Ciclooxigenase 1 also known as Prostaglandin Endoperoxide H Synthase-1. Prostaglandin endoperoxide H synthases (PGHSs) catalyze the committed step in the biosynthesis of prostaglandins and thromboxane, the conversion of arachidonic acid, two molecules of O2, and two electrons to prostaglandin endoperoxide H2 (PGH2).
PTGS1 (COX-1) and PTGS2 (COX-2) are bifunctional enzymes that carry out two consecutive chemical reactions in spatially distinct but mechanistically coupled active sites. Both the cyclooxigenase and the peroxidase active sites are located in the catalytic domain, which accounts for approximately 80% of the protein. The catalytic domain is homologous to mammalian peroxidases such as myeloperoxidase.
Myeloperoxidase (MPO) also is a peroxidase enzyme. MPO is most abundantly expressed in neutrophil granulocytes (a subtype of white blood cells), and produces hypohalous acids to carry out their antimicrobial activity.It is a lysosomal protein stored in azurophilic granules of the neutrophil and released into the extracellular space during degranulation. Neutrophil myeloperoxidase has a heme pigment, which causes its green color in secretions rich in neutrophils, such as pus and some forms of mucus. The green color contributed to its outdated name verdoperoxidase.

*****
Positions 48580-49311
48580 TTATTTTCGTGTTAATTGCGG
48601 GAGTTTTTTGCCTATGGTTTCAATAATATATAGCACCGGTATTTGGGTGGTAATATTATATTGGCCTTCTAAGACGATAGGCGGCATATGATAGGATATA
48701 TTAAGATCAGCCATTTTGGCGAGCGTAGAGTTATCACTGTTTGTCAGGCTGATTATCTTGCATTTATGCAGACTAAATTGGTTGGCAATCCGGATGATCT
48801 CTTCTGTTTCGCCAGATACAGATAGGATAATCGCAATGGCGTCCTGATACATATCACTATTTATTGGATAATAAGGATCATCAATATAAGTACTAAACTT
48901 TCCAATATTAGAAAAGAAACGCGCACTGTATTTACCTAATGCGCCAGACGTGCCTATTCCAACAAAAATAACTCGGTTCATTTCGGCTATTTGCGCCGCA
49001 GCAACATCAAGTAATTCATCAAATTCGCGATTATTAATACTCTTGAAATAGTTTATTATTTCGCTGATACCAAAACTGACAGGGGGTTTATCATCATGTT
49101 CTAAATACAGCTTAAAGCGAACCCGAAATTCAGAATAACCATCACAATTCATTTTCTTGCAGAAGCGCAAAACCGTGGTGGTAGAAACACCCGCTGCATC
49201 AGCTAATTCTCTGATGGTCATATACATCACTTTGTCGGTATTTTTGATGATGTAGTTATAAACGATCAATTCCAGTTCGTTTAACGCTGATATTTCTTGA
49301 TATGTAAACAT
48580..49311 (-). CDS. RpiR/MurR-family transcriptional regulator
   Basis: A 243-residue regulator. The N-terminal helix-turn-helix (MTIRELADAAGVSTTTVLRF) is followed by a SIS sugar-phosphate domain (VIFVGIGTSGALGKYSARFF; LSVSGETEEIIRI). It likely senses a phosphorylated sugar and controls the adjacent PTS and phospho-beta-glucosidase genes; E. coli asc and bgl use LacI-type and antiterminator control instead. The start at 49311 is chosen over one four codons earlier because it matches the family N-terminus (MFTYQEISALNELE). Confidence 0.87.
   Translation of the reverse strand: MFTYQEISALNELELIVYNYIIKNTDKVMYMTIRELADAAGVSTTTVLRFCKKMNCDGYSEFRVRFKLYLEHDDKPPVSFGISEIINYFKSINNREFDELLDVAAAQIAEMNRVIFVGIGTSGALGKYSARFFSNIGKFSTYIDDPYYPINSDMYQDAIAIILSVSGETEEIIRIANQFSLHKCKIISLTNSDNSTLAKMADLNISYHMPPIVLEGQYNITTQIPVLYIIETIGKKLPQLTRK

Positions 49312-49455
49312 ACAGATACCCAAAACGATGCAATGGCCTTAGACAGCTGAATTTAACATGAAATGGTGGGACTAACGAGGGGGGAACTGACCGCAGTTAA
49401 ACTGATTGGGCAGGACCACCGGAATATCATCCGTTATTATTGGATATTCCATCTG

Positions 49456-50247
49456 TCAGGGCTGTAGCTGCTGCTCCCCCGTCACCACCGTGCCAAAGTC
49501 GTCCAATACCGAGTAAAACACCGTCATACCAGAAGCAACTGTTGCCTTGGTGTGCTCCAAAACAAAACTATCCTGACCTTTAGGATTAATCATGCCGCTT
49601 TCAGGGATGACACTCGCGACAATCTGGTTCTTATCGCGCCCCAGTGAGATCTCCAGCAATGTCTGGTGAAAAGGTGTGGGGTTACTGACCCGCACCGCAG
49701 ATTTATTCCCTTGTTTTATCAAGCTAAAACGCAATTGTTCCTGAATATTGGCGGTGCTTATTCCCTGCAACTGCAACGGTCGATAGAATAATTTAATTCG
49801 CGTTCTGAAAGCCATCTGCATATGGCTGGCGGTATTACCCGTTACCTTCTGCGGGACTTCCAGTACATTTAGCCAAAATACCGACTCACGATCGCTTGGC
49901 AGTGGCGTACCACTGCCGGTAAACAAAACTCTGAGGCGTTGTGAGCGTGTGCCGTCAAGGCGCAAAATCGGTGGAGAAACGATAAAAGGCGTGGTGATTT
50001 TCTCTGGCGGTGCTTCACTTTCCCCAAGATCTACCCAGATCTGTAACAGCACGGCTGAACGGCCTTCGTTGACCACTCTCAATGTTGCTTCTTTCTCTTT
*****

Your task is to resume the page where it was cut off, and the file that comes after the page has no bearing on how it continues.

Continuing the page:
Non-steroidal anti-inflamatory drugs (NSAIDs) inhibit prostaglandin production by PTGS1 (COX-1) and PTGS2 (COX-2).
Prostaglandin Endoperoxide H Synthase-1.
THE FUNCTIONS OF CYCLOOXYGENASE ACTIVE SITE RESIDUES IN THE BINDING, POSITIONING, AND OXYGENATION OF ARACHIDONIC ACID. Elizabeth D. Thuresson, Karen M. Lakkides, Caroline Jill Rieke , Michael G. Malkowski. ENZYME CATALYSIS AND REGULATION| Volume 276, ISSUE 13, P10347-10357, March 30, 200